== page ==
Remember The Storm – Mother Mary Carter Smith

 

As if speaking to us from beyond the grave, the late Mother Mary Carter Smith (1919 – 2007), Co-founder of the National Association of Black Storytellers, advises her community in the aftermath of apparently devastating election results. Although she is discussing a local election in 1993, she very well could have been talking about the 2016 presidential election. The point is, we have been through the storm before; we CAN withstand this storm. This isn’t the worst, and it won’t be the last.

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A likeness of Mother Mary Carter Smith was installed in the National Great Blacks In Wax Museum in Baltimore in 1989. Mother Mary Carter Smith was proclaimed Baltimore’s Official Griot in 1983 and Maryland’s Official Griot in 1991.

Many years ago, I attended a tribute to Mother Mary at the National Great Blacks in Wax Museum in her adopted hometown of Baltimore Maryland. There, she talked to us–a group of storytellers–about the importance of leaving a legacy. She said she wanted each one of us to receive a copy of a radio broadcast she’d hosted on Morgan University Radio.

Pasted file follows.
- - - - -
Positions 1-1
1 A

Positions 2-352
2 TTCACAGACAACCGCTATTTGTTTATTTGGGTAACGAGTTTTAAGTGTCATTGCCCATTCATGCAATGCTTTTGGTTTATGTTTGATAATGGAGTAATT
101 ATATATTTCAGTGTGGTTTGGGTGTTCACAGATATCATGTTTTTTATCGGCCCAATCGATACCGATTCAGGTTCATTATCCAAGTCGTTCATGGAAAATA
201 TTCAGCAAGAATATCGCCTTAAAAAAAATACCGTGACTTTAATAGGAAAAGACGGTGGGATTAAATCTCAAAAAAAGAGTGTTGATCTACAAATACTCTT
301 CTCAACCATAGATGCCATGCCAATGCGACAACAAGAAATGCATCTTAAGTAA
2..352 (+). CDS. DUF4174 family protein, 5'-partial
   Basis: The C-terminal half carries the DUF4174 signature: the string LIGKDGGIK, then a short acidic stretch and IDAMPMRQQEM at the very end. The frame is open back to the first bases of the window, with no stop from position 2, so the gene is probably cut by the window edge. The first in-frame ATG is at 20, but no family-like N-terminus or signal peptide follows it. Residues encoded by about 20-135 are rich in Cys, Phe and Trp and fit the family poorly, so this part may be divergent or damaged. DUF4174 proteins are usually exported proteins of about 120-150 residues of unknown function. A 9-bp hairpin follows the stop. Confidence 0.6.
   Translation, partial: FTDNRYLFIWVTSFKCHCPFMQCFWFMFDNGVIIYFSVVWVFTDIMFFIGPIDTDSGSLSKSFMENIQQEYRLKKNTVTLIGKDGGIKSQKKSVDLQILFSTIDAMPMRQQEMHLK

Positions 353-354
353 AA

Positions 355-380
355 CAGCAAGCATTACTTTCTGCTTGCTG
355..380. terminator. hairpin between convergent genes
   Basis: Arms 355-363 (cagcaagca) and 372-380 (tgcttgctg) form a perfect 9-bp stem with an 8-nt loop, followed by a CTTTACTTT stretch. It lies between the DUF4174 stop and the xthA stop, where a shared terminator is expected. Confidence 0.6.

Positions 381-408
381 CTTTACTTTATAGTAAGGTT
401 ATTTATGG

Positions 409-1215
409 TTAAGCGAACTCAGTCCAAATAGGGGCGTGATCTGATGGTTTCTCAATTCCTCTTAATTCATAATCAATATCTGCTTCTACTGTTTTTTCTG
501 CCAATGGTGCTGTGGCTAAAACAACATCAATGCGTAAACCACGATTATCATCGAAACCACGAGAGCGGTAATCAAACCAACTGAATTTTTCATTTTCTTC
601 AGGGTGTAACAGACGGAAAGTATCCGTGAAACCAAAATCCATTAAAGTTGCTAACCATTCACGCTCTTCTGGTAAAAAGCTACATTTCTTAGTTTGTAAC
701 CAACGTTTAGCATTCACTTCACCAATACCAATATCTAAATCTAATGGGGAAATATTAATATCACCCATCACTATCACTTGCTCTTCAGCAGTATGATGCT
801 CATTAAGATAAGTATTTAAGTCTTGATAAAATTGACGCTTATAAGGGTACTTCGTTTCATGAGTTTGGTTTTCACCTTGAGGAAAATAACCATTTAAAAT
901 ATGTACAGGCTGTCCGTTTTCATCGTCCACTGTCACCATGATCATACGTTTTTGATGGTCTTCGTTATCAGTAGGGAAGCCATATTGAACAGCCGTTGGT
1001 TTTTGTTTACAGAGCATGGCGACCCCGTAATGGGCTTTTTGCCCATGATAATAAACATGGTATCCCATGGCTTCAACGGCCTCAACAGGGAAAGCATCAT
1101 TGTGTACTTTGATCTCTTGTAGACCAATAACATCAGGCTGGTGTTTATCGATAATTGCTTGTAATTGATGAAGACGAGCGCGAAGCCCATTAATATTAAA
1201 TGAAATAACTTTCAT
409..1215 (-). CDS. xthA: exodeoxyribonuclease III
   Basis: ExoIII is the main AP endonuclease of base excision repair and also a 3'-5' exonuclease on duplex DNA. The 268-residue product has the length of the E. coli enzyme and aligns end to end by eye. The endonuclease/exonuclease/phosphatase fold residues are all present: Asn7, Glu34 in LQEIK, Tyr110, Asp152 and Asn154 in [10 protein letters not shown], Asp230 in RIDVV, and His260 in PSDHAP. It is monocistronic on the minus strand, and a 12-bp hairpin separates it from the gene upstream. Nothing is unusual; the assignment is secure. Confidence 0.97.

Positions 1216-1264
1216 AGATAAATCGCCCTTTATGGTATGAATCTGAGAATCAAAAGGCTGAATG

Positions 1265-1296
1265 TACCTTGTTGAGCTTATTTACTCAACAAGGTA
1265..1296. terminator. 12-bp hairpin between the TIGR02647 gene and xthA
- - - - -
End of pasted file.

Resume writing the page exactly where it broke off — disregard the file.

Mother Mary Carter Smith hosted “Black Is” on Maryland Public Radio, “The Children’s Hour” in Washington, D.C. and “Griot for the Young and Young at Heart” for over 20 years on Morgan University Radio, WEAA-FM.

As promised, a digital copy of the broadcast was delivered to me.

As I listened, Mother Mary recalled the long, hard struggle by African-Americans to win the right to vote. She recalled that Black people stood in line for hours to participate in the first democratic elections in South Africa in 1994.

She reckoned that the local election results “brought home in great force that we, African Americans, are a despised people, looked down upon by many of those in power.”

Then, she recounts a speech which she wrote for the October 29th, 1993 dedication of a slave ship installation at the National Great Blacks In Wax Museum, “Remember the Storm”. An old spiritual runs throughout.

Hard times, she said, we’ve had hard times before. The dreadful march to sea, the Middle Passage….

We’ll stand the storm and it won’t be long. We’ll anchor by-and-by.
We’ll stand the storm and it won’t be long. We’ll anchor by-and-by…

Some jumped overboard. Some chose to survive. To Resist. Always to resist.

We’ve had hard times before. The New World plantations.

Mother Mary goes on to tell the heart-wrenching story of Kizzy, from Alex Haley’s Roots. And sings another round of the hymn.

We’ll stand the storm and it won’t be long. We’ll anchor by-and-by.